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Fukushima's Lessons
Fukushima's Lessons
Fukushima's Lessons
Fukushima's Lessons
Fukushima's Lessons
Fukushima's Lessons
Fukushima's Lessons
Fukushima's Lessons
Fukushima's Lessons
Fukushima's Lessons
Fukushima's Lessons
Fukushima's Lessons
Fukushima's Lessons
Fukushima's Lessons
Fukushima's Lessons
Fukushima's Lessons
Fukushima's Lessons
Fukushima's Lessons
Fukushima's Lessons
Fukushima's Lessons
Fukushima's Lessons
Fukushima's Lessons
Fukushima's Lessons
Fukushima's Lessons
Fukushima's Lessons
Fukushima's Lessons
Fukushima's Lessons
Fukushima's Lessons
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Fukushima's Lessons

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A July 19, 2012 presentation by David Lochbaum and Edwin Lyman of the Union of Concerned Scientists on the lessons the 2011 Fukushima disaster offers for nuclear power safety in the U.S.

A July 19, 2012 presentation by David Lochbaum and Edwin Lyman of the Union of Concerned Scientists on the lessons the 2011 Fukushima disaster offers for nuclear power safety in the U.S.

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  • 1. Fukushima’s Lessons July 19, 2012David Lochbaum Edwin LymanDirector, Nuclear Safety Project Senior Scientist www.ucsusa.org
  • 2. BackgroundUnion of Concerned Scientists (UCS) • Formed in 1969 with nuclear power safety as major focus • Neither proponent nor opponent of nuclear power • Safety advocateDave Lochbaum • Bachelor’s degree in nuclear engineering • Worked more than 17 years in the nuclear industry before joining UCS in 1996 • Worked at NRC as a boiling water reactor technology instructor for a year in 2009-2010Edwin Lyman • Doctorate degree in physics • President of Nuclear Control Institute before joining UCS in 2003Lochbaum and Lyman have: • Testified before Senate and House on Fukushima’s lessons • Submitted formal comments to NRC on its post-Fukushima plans 2
  • 3. Fukushima: Could it happen here? YES:• U.S. nuclear plants were not designed or hardened to survive major natural disasters, multiple system failures or terrorist attacks (example: fire protection)• U.S. nuclear plants are not much better equipped than Japanese plants to control a severe accident before a meltdown occurs• U.S emergency plans are not designed to protect the public after Fukushima-scale accidents
  • 4. Fukushima: Could it happen here?Fire ProtectionJack Grobe, recently retired NRC senior manager,during a Commission briefing on 17 July 2008: “Approximately one-half of the core damage risk at operating reactors results from accident sequences that initiate with fire events.” NRC’s fire protection regulations assume: • no other event • no equipment failures other than those due to the fire • no worker mistakes
  • 5. Station Blackout (SBO)• Nuclear reactors generally use AC power from the offsite grid, backed up by onsite emergency diesel generators, to operate motor-driven equipment• Failure of all AC power: ―station blackout‖• Only source of electricity is DC battery power – Can maintain instrumentation, controls and lighting – Enables use of steam-driven pumps • e.g., Reactor Core Isolation Cooling (RCIC) – Only lasts from 2-8 hours, depending on the charge – At Fukushima, DC power and electrical circuits were partially lost because of flooding
  • 6. Severe Accident Management• Once DC power is lost, core meltdown will occur unless power or cooling are restored – Portable power supplies, diesel-driven fire pumps, fire engines – Manual manipulation of valves – ―Black run‖ of steam-driven systems• Fukushima demonstrated the practical difficulties of carrying out such actions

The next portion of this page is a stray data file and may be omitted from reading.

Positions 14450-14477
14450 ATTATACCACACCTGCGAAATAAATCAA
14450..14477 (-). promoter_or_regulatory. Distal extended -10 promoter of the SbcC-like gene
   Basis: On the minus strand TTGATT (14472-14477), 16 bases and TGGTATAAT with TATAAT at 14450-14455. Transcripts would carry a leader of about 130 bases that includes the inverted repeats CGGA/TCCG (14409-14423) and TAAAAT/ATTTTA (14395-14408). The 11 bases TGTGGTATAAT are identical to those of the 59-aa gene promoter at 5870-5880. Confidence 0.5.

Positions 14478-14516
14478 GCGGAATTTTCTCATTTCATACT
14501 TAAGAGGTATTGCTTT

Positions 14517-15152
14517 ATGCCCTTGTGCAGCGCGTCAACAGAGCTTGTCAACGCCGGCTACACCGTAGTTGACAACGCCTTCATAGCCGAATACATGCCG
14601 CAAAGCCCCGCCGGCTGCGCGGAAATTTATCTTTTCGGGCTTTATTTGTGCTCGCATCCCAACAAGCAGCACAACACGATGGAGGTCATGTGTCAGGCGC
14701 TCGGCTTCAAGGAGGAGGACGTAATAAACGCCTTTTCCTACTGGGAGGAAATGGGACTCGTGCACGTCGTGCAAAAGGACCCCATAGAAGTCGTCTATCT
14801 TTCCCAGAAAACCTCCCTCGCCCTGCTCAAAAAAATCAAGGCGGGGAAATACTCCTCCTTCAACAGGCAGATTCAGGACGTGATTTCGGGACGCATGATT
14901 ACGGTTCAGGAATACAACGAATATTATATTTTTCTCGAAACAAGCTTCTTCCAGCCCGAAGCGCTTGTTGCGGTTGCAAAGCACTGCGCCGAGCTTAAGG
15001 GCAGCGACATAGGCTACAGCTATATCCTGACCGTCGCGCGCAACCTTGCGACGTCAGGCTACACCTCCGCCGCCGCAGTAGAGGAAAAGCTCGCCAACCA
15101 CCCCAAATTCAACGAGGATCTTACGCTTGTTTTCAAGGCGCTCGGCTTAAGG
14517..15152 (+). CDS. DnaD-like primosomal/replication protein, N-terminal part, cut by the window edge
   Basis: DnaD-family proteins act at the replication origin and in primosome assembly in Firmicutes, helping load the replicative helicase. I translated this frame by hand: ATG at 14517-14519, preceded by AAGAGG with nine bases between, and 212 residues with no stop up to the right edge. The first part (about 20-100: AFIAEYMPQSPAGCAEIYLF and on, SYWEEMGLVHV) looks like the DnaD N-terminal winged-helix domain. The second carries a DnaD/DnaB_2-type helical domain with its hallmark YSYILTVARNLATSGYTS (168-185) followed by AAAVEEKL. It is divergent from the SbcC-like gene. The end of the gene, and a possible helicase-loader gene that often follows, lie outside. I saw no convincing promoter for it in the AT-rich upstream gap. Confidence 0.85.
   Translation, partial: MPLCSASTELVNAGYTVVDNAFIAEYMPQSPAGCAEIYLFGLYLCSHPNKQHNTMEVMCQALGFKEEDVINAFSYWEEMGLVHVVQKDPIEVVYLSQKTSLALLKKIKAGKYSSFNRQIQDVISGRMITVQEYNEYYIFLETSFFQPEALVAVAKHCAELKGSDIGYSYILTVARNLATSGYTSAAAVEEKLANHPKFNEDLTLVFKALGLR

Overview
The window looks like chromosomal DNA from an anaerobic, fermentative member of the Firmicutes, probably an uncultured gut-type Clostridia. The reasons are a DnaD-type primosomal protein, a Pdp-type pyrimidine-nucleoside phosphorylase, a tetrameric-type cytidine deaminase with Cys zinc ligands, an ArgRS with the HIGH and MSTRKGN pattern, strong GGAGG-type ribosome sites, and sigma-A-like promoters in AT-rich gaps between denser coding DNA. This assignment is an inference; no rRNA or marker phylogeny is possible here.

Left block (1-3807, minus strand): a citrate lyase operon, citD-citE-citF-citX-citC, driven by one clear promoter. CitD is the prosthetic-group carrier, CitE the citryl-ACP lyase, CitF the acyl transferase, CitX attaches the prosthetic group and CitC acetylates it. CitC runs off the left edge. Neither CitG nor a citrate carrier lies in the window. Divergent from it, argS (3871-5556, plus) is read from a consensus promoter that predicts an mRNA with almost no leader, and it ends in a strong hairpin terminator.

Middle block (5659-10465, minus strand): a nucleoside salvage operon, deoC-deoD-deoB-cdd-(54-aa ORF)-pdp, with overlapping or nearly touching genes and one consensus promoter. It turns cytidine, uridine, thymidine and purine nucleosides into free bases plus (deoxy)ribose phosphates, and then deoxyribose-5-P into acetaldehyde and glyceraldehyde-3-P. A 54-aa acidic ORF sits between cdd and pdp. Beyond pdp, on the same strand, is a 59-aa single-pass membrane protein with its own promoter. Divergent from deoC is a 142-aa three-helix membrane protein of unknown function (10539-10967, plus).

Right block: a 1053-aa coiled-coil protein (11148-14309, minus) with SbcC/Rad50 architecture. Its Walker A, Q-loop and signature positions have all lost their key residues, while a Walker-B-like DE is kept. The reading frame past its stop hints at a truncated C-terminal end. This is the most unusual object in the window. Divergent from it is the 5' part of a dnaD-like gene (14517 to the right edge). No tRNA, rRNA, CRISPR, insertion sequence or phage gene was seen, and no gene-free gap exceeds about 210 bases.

• 7. Focus on Two Issues:1) Minimizing onsite consequences2) Minimizing offsite consequences 7
  • 8. Minimizing Onsite Consequences1) Power reliability (i.e., protection against station blackout)2) Hydrogen control3) Spent fuel risk management4) Industry FLEX plan5) Design-basis / beyond-design-basis disconnect 8
  • 9. Power Reliability• NRC’s proposed three-phase approach for coping with an extended SBO seems sound (with a large caveat about reliability of portable equipment). • First phase: only permanently installed equipment • Interim phase: portable emergency equipment staged at the site, if it can be shown to survive the challenge (e.g. flood) • Final phase: equipment from offsite areas, if it can be shown to arrive in time• Near Term Task Force recommended 8-hour and 3-day durations for the first two phases; UCS proposed 24 hours and 7 days 9
  • 10. Hydrogen Control• The secondary containments—final barriers in BWRs to the release of radioactivity from damaged reactor cores and spent fuel pools to the environment—were damaged by explosions on Units 1, 2, 3, and 4.• The Unit 2 primary containment may have been damaged by an explosion.• Explosions most likely caused by detonation of hydrogen created by overheated fuel rod cladding. 10
  • 11. Hydrogen ControlRecommendations Short term: • All structures in which hydrogen can accumulate (e.g., secondary containments of BWR Mark I and II and fuel handling buildings for BWR Mark IIIs and PWRs) should have hydrogen monitoring equipment • Ice-condenser PWRs and BWR Mark IIIs must have reliable back-up power for hydrogen igniter systems in the event of an SBO Long term: • Research and development on fuel cladding that cannot generate large amounts of hydrogen (e.g., DOE project) 11
  • 12. Spent Fuel Risk ManagementQuestions to answer:1. What would have happened to the irradiated fuel in the Unit 1, 3 and 4 spent fuel pools had their reactor buildings not exploded, providing access paths for water makeup via helicopter drops, concrete pumper trucks, and fire truck hoses?2. Have the NRC’s spent fuel studies in the last decade fully resolved concerns regarding the risk of pool fires and criticality accidents in densely packed configurations, or do they remain uncertain and incomplete?3. How did irradiated fuel in dry storage fare? 12